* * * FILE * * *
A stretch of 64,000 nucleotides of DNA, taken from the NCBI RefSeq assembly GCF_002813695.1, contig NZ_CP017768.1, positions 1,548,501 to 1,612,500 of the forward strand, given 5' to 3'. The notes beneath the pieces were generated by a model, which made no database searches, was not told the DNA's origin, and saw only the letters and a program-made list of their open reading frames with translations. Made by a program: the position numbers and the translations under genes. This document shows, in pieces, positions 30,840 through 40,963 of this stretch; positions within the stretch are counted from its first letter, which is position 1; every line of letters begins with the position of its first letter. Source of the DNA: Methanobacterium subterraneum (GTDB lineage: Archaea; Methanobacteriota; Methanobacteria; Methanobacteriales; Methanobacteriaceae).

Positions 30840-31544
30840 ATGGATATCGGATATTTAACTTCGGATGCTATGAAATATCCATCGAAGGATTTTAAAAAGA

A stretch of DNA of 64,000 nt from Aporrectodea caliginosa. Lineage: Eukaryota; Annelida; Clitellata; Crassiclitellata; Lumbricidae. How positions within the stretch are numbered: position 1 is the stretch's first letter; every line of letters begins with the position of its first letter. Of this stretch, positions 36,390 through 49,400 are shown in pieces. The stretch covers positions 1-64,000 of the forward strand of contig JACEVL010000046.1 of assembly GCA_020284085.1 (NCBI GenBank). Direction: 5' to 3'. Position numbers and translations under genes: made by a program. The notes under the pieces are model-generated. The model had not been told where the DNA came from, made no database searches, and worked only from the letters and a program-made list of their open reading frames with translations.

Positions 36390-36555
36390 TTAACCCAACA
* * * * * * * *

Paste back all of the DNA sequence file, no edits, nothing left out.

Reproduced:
A stretch of 64,000 nucleotides of DNA, taken from the NCBI RefSeq assembly GCF_002813695.1, contig NZ_CP017768.1, positions 1,548,501 to 1,612,500 of the forward strand, given 5' to 3'. The notes beneath the pieces were generated by a model, which made no database searches, was not told the DNA's origin, and saw only the letters and a program-made list of their open reading frames with translations. Made by a program: the position numbers and the translations under genes. This document shows, in pieces, positions 30,840 through 40,963 of this stretch; positions within the stretch are counted from its first letter, which is position 1; every line of letters begins with the position of its first letter. Source of the DNA: Methanobacterium subterraneum (GTDB lineage: Archaea; Methanobacteriota; Methanobacteria; Methanobacteriales; Methanobacteriaceae).

Positions 30840-31544
30840 ATGGATATCGGATATTTAACTTCGGATGCTATGAAATATCCATCGAAGGATTTTAAAAAGA

A stretch of DNA of 64,000 nt from Aporrectodea caliginosa. Lineage: Eukaryota; Annelida; Clitellata; Crassiclitellata; Lumbricidae. How positions within the stretch are numbered: position 1 is the stretch's first letter; every line of letters begins with the position of its first letter. Of this stretch, positions 36,390 through 49,400 are shown in pieces. The stretch covers positions 1-64,000 of the forward strand of contig JACEVL010000046.1 of assembly GCA_020284085.1 (NCBI GenBank). Direction: 5' to 3'. Position numbers and translations under genes: made by a program. The notes under the pieces are model-generated. The model had not been told where the DNA came from, made no database searches, and worked only from the letters and a program-made list of their open reading frames with translations.

Positions 36390-36555
36390 TTAACCCAACA